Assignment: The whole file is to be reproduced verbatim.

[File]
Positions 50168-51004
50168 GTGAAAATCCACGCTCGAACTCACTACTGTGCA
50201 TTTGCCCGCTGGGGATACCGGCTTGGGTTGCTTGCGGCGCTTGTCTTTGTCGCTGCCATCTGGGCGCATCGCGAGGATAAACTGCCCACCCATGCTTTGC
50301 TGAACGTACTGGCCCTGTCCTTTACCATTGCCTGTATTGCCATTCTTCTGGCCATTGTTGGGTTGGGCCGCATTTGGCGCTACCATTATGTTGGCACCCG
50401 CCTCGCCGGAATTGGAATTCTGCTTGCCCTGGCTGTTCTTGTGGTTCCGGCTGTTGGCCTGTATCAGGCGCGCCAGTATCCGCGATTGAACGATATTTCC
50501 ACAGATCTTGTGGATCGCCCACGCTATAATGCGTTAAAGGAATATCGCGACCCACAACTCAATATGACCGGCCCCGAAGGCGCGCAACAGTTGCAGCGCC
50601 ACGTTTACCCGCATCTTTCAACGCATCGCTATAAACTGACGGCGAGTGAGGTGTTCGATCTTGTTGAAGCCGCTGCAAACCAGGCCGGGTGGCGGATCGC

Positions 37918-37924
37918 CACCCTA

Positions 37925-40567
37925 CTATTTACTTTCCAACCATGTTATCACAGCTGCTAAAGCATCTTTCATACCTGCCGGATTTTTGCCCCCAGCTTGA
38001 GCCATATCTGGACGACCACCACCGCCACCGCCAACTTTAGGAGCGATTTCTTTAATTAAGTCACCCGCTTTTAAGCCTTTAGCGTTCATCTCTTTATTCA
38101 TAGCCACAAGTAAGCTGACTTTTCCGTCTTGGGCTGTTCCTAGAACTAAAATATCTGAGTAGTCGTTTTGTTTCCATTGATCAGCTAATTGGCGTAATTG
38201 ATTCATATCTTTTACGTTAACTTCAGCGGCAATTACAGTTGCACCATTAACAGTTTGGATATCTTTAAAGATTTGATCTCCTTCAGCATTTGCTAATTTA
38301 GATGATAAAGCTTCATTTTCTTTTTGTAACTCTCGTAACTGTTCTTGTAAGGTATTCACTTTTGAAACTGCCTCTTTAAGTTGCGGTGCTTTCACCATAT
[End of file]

Positions 50168-51004
50168 GTGAAAATCCACGCTCGAACTCACTACTGTGCA
50201 TTTGCCCGCTGGGGATACCGGCTTGGGTTGCTTGCGGCGCTTGTCTTTGTCGCTGCCATCTGGGCGCATCGCGAGGATAAACTGCCCACCCATGCTTTGC
50301 TGAACGTACTGGCCCTGTCCTTTACCATTGCCTGTATTGCCATTCTTCTGGCCATTGTTGGGTTGGGCCGCATTTGGCGCTACCATTATGTTGGCACCCG
50401 CCTCGCCGGAATTGGAATTCTGCTTGCCCTGGCTGTTCTTGTGGTTCCGGCTGTTGGCCTGTATCAGGCGCGCCAGTATCCGCGATTGAACGATATTTCC
50501 ACAGATCTTGTGGATCGCCCACGCTATAATGCGTTAAAGGAATATCGCGACCCACAACTCAATATGACCGGCCCCGAAGGCGCGCAACAGTTGCAGCGCC
50601 ACGTTTACCCGCATCTTTCAACGCATCGCTATAAACTGACGGCGAGTGAGGTGTTCGATCTTGTTGAAGCCGCTGCAAACCAGGCCGGGTGGCGGATCGC

Positions 37918-37924
37918 CACCCTA

Positions 37925-40567
37925 CTATTTACTTTCCAACCATGTTATCACAGCTGCTAAAGCATCTTTCATACCTGCCGGATTTTTGCCCCCAGCTTGA
38001 GCCATATCTGGACGACCACCACCGCCACCGCCAACTTTAGGAGCGATTTCTTTAATTAAGTCACCCGCTTTTAAGCCTTTAGCGTTCATCTCTTTATTCA
38101 TAGCCACAAGTAAGCTGACTTTTCCGTCTTGGGCTGTTCCTAGAACTAAAATATCTGAGTAGTCGTTTTGTTTCCATTGATCAGCTAATTGGCGTAATTG
38201 ATTCATATCTTTTACGTTAACTTCAGCGGCAATTACAGTTGCACCATTAACAGTTTGGATATCTTTAAAGATTTGATCTCCTTCAGCATTTGCTAATTTA
38301 GATGATAAAGCTTCATTTTCTTTTTGTAACTCTCGTAACTGTTCTTGTAAGGTATTCACTTTTGAAACTGCCTCTTTAAGTTGCGGTGCTTTCACCATAT